The researchers believe that people should finally recognize the potential health risks of the drug and reduce its usage.
"Treatment of pain and inflammation with NSAIDs may be worthwhile for some patients to improve quality of life despite potential side effects", they write.
The study explored the cardiovascular risk of one prescription drug Diclofenac and found it can cause serious problems for heart patients if taken for an extended period of time. Scientists came to the conclusion that Diclofenac has a direct impact on the education of cardiovascular diseases, including ischemic stroke, arrhythmia, heart attack and others. But given other research showing a similar heightened risk, the authors say it's clear that diclofenac needs to be more carefully handled, if not phased out of use completely. Current concerns about the cardiovascular safety of NSAID use mean that such a trial would now be unethical, but regulators including the European Medicines Agency are still calling for the safety of diclofenac to be assessed. Eligible individuals were at least 18 years of age and had at least a year of continuous prescription records before the date of the study start in 1996.
For example, they looked at people who reported taking diclofenac in 1996, then tracked their health for the next 12 months, while comparing them to people who either took other NSAIDs, acetaminophen, or nothing at all. The study included more than 1.37 million diclofenac users, 3.87 million taking ibuprofen, 291,490 using naproxen, 764,781 paracetamol users and 1.3 million using no pain relievers.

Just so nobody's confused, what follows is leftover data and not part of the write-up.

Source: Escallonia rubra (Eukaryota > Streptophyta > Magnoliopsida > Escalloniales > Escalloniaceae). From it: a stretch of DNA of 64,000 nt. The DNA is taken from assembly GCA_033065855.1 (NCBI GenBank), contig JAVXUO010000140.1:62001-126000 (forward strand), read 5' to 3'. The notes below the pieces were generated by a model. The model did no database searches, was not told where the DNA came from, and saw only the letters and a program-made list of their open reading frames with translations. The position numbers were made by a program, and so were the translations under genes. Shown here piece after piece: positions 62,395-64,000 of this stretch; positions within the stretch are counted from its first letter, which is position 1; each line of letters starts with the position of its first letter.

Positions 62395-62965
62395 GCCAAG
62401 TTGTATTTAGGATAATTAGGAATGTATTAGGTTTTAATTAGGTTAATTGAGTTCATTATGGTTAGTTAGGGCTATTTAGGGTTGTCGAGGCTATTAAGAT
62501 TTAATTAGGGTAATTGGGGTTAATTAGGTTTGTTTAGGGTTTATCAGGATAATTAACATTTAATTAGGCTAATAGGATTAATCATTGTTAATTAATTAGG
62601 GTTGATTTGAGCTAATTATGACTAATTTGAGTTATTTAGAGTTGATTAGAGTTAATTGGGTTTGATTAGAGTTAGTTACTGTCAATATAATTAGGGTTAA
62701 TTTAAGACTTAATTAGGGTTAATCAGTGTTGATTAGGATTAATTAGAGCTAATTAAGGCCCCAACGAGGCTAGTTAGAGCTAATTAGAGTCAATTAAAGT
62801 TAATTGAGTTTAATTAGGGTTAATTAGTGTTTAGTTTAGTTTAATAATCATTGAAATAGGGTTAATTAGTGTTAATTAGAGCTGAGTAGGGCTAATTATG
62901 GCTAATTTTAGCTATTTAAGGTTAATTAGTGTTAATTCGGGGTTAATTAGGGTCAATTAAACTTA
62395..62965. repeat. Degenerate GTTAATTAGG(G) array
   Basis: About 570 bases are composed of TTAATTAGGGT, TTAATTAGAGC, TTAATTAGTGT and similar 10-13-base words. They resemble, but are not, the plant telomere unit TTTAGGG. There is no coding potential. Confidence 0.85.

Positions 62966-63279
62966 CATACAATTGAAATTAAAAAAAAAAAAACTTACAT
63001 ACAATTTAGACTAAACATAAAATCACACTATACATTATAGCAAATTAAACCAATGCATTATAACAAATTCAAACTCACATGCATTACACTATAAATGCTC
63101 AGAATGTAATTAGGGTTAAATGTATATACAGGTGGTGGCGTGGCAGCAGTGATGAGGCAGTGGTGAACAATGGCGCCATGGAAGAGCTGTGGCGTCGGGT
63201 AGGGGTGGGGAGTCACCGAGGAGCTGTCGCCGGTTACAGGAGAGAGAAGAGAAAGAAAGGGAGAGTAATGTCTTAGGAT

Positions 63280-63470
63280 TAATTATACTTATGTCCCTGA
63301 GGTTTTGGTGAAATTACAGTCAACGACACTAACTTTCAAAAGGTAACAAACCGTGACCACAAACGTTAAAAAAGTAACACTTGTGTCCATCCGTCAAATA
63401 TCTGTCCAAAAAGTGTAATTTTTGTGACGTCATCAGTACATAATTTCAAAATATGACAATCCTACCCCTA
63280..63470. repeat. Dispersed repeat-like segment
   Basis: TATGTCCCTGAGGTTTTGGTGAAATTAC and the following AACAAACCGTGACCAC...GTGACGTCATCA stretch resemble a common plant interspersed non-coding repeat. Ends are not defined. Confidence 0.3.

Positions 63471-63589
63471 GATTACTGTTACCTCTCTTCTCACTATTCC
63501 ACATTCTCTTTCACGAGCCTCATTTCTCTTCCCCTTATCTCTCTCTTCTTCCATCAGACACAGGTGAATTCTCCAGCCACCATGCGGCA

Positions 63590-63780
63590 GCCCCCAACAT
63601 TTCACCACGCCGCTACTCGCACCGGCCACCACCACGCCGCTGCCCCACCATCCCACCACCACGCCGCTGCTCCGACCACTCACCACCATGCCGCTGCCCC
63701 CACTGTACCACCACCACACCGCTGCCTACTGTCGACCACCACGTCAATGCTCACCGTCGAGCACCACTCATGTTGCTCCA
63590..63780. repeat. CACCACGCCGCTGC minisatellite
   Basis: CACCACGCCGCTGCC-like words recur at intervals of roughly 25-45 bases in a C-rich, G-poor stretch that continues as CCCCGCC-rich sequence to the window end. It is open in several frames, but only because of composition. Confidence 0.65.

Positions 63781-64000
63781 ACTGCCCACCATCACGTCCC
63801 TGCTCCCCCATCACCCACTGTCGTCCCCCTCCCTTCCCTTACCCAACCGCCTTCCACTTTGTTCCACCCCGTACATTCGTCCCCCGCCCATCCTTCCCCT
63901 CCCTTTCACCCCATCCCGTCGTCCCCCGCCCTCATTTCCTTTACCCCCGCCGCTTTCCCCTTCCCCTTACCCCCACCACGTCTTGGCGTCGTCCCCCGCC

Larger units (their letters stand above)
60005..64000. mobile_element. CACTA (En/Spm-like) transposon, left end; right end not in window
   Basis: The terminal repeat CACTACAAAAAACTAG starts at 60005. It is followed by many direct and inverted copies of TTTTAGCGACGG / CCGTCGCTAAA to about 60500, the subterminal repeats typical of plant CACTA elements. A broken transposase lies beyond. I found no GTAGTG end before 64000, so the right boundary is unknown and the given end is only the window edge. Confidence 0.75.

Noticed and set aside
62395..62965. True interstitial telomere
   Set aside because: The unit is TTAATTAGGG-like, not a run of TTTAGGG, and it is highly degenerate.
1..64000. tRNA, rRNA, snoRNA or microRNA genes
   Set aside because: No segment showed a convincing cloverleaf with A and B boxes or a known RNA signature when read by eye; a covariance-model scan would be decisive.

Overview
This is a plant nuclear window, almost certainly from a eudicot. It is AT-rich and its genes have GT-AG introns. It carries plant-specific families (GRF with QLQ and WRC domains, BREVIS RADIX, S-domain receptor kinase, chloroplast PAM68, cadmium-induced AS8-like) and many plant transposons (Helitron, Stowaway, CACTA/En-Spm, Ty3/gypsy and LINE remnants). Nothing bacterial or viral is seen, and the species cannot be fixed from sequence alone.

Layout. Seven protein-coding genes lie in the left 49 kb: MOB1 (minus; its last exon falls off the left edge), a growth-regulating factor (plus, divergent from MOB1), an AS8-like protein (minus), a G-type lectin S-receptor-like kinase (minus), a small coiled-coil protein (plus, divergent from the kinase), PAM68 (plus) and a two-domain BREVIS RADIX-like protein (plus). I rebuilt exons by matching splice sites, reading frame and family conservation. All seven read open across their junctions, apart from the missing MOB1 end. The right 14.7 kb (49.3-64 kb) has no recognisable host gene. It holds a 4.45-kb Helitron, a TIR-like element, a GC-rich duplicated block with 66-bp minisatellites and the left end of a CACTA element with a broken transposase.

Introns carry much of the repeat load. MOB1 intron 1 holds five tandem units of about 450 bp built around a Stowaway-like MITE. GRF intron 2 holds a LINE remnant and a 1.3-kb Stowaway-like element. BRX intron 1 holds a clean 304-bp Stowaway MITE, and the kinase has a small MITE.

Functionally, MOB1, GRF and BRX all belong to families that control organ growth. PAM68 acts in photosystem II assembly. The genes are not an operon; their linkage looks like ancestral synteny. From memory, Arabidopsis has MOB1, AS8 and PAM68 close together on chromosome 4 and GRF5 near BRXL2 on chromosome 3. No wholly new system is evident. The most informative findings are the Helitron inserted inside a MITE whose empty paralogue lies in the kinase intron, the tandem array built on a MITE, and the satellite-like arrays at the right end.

One of the world's most-used painkillers, diclofenac, the active component in Difene, has been linked to an increased risk of heart attack and stroke in a major study published on Wednesday morning.
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Controversial pill diclofenac also increases rates of heart failure and irregular heartbeat or flutter among men and women of all ages, according to the study. The researchers compared the history of 6.3 million patients aged 46 to 49 years, which were divided into three groups, including the risk of morbidity: low, medium and high. On the other hand, paracetamol, another common painkiller, as well as ibuprofen, showed reduced risks of heart problems, compared with diclofenac.
Rates rose by 50 percent after 30 days among patients taking diclofenac.
However, researchers point out that, while the relative risk increased significantly, the overall risk was still pretty small.
Diclofenac is the most commonly used non-steroidal anti-inflammatory drug (NSAID) in low, middle, and high income countries, and it is prescribed to millions of people in the United Kingdom every year.
For years, however, doctors have been anxious about diclofenac's potential heart risks. They are now advocating that low dose ibuprofen or naproxen should be considered as comparators.